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A tyre safety organisation has claimed that motorcyclists are ignoring advice and taking “dangerous and unnecessary risks” with their lives by failing to look after their tyres properly.

Tyresafe cited figures from the Department for Transport from 2008 that claimed that there was a 28% increase in the number of motorcycle accidents where illegal, defective or under-inflated tyres were a contributory factor.

The organisation also claimed that statistics from VOSA, the motor vehicle testing agency, also suggested that motorcycle users need to pay greater attention to their tyres, with VOSA claiming that tyre defects in 2008/9 contributed  to 26,000 motorcycle MOT failures, equivalent to 75 per day, representing an increase of 1,500 on the previous year and an increase of 2,500 when compared with 2006/7.

“The sharp rise in the number of bike accidents being caused by faulty tyres is very worrying and completely unnecessary,” comments Stuart Jackson, chairman, TyreSafe. “Tyres play a vitally important safety role for motorcyclists and it is essential that they are properly maintained and looked after. Simple, regular checks of pressure, tread depth and condition could have gone a long way to preventing all of these avoidable accidents. Tyre safety is a year-round activity but it is particularly important for those riders who do not use their bikes all of the time to give their tyres a thorough inspection before they start using them again this spring. They should then make these checks part of their regular routine throughout the riding season.”

To combat the problem, motorcycle dealers across the UK will be offering free tyre safety checks throughout April, giving bikers the chance to get a free, no obligation visual inspection, looking in particular for any cracks, cuts or bulges in the tyre which can make it both dangerous and illegal. Examiners will also look for any irregular wear patterns which can be a sign of problems with other components, set-up or riding style. Pressures will be checked against the recommended levels with any necessary adjustments made for any pillion or pannier loads. Finally, the tread depth will be examined to make sure the tyre has sufficient tread to remove water from the road surface and meets the legal minimum tread requirements.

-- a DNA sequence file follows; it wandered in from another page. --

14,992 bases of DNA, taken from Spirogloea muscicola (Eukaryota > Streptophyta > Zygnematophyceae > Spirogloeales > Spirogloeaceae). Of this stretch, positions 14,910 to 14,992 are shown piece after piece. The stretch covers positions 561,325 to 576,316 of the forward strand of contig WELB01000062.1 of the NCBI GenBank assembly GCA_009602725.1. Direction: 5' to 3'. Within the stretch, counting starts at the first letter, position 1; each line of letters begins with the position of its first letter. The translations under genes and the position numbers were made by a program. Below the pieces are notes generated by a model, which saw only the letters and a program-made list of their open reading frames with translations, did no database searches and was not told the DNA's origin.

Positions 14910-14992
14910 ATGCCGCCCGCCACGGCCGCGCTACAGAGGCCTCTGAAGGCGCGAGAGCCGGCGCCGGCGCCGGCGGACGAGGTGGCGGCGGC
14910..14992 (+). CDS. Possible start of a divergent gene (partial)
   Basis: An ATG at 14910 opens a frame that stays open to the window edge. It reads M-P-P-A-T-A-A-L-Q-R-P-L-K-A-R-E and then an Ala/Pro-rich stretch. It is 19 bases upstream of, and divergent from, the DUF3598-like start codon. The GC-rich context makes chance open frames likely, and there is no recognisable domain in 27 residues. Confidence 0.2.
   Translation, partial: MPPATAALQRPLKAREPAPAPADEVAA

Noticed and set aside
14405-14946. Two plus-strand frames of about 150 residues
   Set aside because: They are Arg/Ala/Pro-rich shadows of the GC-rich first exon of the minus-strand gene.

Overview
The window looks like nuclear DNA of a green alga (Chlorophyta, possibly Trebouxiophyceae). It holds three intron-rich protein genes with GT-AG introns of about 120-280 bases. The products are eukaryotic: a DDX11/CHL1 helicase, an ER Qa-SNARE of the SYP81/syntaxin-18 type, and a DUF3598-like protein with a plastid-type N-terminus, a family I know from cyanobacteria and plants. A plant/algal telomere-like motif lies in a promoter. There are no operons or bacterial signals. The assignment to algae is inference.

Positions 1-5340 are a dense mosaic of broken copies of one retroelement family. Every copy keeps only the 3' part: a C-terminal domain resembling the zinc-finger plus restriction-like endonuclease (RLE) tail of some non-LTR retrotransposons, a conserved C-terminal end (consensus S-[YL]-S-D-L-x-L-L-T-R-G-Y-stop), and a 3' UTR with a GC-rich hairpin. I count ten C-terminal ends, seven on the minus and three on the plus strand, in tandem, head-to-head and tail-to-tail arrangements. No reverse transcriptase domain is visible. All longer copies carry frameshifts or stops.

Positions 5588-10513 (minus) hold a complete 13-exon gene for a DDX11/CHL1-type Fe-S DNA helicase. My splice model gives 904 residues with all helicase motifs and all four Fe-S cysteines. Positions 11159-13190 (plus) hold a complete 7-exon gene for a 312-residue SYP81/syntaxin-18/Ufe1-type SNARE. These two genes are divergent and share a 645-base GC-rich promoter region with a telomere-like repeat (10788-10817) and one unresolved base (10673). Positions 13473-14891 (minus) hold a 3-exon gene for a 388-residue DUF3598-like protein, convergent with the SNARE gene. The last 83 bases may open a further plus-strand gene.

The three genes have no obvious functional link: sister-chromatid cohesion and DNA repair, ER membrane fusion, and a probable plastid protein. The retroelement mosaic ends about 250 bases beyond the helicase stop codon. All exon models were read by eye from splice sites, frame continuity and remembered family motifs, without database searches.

“Checking tyre condition, pressure and tread depth is a very quick and simple process,” added Jackson. “By taking just a few minutes to regularly carry out these checks, riders can significantly improve their safety and reduce their likelihood of being another road casualty statistic. For riders who are unsure about how to carry out the checks themselves they simply need to pop into their local dealer who is supporting bike tyre safety month where they can have the checks carried out for free, by qualified professionals.”

For further information about motorcycle tyre safety including a free downloadable information leaflet, visit www.tyresafe.org.

TyreSafe’s top tips for motorcycle tyre safety

Check your tyre pressures from cold at least once a week using an accurate gauge

Inflate tyres to the level recommended in the manufacturer’s handbookInspect tyres for cuts, bulges, uneven wear or objects embedded into the tread pattern and replace if necessaryUse dust caps to keep dirt away from the valve core and to act as a secondary air seal

If your rims are cracked or bent they should be replaced immediately

Check that your tread depth is not below the legal minimum of 1mm (for bikes over 50cc)

Replace old or damaged valve stems

Select the correct type of tyre for your machine and riding style

Check that both tyres fitted to the bike are made by the same manufacturer and have the same tread pattern

Make sure that your tyre has been fitted the right way round by checking the directional arrows on the sidewall

When replacing tube type tyres always use a new inner tube

Make sure your tyre/wheel assembly is balanced correctly

Keep oil and grease off your tyres using detergent if necessary

If you are unsure on any aspect of tyre pressure or tyre condition take your bike to an approved fitting centre and speak to the experts

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